Linking up with the fantastic Country Kids linky over at Coombe Mill’s blog.
The weather forecast for the week that we were on holiday in Devon wasn’t as amazing as it had been earlier in the summer, so we decided to go to the beach on our second day there, the best looking day of the forecast, just in case we didn’t get another chance.
Grandma and Pop had recently invested in a new blow up dinghy, since the one that Daddy and his siblings used to uses kids finally bit the dust last year when we were on holiday. One of the best beaches for small children that we’ve been to near their house is Mothecombe – the beach on the Erme estuary is fantastic, because it’s so shallow, you have to go out a long way before you can’t stand up any more as an adult, and at low tide, you can walk across the estuary so it’s not even deep enough to swim in. This makes it ideal for a row in a dinghy with little ones.
We got there quite early and were the first ones on the beach. Not surprising given that it was spitting slightly with rain, though was fairly warm still. We found a good spot and got our various bits of entertainment out – buckets and spades, bats and balls, football, kites, sand castle flags, and of course the boat with pump and oars. Pop and Daddy set to and blew up the boat, while the rest of us played in the sand and paddled in the sea – it was high tide so there wasn’t as much beach then as there was later in the day.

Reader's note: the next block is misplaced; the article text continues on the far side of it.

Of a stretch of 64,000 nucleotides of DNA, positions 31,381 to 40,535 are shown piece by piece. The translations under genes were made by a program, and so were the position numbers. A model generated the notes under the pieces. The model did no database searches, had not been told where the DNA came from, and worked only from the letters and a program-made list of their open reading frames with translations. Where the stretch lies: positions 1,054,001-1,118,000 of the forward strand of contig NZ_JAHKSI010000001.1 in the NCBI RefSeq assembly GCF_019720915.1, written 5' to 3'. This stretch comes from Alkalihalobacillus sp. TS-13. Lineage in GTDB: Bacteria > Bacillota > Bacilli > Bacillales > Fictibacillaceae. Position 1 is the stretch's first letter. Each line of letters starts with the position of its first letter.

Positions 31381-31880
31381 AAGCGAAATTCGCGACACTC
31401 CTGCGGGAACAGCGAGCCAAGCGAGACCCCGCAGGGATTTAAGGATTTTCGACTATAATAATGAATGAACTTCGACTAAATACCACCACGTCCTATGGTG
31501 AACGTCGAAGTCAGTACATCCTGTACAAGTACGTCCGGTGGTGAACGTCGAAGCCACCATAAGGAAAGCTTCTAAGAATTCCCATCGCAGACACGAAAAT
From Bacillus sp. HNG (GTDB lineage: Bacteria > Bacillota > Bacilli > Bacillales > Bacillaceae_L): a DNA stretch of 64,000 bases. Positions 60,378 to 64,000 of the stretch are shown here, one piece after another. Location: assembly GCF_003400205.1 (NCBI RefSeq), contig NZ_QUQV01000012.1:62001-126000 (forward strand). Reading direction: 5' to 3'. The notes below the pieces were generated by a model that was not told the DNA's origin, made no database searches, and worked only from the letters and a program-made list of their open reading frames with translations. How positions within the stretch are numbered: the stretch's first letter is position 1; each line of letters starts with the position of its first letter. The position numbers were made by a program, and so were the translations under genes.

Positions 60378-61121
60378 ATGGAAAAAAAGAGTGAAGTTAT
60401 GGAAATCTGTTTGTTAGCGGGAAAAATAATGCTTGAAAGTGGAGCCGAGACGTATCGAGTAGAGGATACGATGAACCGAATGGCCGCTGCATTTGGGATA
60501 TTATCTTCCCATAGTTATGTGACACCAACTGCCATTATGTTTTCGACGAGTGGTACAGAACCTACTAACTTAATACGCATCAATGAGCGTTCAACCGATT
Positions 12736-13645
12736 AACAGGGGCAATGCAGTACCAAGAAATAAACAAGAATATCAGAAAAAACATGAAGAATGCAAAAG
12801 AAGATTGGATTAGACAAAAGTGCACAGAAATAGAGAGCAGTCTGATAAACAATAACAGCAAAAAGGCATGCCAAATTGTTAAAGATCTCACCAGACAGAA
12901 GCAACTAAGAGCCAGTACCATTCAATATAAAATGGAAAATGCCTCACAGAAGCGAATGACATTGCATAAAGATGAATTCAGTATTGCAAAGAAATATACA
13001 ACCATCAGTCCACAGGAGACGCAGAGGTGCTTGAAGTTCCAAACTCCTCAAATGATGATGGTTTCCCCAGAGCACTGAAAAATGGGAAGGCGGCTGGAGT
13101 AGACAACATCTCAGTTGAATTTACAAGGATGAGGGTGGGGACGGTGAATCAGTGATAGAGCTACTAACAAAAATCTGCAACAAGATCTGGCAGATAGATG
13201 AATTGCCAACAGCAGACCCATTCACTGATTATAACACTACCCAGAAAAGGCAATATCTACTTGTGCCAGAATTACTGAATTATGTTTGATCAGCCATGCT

Once the boat was in working order, the boys both went out a few metres from the shore with Pop rowing, They absolutely loved it, and wanted to keep doing it several times for the rest of our time on the beach that day. Most of us adults had a turn to be in the driver’s / rower’s seat with either one or two boys with us.
We had lots of fun doing all sorts of activities on the sand and in the water. Joel was quite happy to sit and play with the sand, putting it into buckets with his hands and throwing it about. It’s the longest I’ve seen him sit doing something for a while. Of course he did get up and play too, and also destroy Andrew’s sand castles, as is typical behaviour for each of them.
We had the obligatory British picnic lunch on the beach too, although at that point it was clouding over and just after we’d eaten we had a short and light rain shower, similar to a few that we’d had earlier in the morning, but it was the kind of shower that by the time you’d got a coat on, it was over and sunny again. The boat came in useful as a shelter for the boys though, with an adult at each end holding it up!